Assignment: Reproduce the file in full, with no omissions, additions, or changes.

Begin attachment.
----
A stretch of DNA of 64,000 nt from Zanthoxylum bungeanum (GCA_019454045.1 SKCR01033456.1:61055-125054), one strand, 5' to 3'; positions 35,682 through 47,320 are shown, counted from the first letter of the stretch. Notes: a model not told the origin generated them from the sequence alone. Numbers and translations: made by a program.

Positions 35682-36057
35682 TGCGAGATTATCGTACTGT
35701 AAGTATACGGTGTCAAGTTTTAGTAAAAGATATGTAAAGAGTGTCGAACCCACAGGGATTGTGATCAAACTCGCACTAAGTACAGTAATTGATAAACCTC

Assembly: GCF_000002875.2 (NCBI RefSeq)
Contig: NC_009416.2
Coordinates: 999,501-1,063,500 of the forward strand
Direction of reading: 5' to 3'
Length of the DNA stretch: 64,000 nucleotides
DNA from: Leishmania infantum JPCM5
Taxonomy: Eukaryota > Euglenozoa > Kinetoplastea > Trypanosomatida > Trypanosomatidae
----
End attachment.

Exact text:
A stretch of DNA of 64,000 nt from Zanthoxylum bungeanum (GCA_019454045.1 SKCR01033456.1:61055-125054), one strand, 5' to 3'; positions 35,682 through 47,320 are shown, counted from the first letter of the stretch. Notes: a model not told the origin generated them from the sequence alone. Numbers and translations: made by a program.

Positions 35682-36057
35682 TGCGAGATTATCGTACTGT
35701 AAGTATACGGTGTCAAGTTTTAGTAAAAGATATGTAAAGAGTGTCGAACCCACAGGGATTGTGATCAAACTCGCACTAAGTACAGTAATTGATAAACCTC

Assembly: GCF_000002875.2 (NCBI RefSeq)
Contig: NC_009416.2
Coordinates: 999,501-1,063,500 of the forward strand
Direction of reading: 5' to 3'
Length of the DNA stretch: 64,000 nucleotides
DNA from: Leishmania infantum JPCM5
Taxonomy: Eukaryota > Euglenozoa > Kinetoplastea > Trypanosomatida > Trypanosomatidae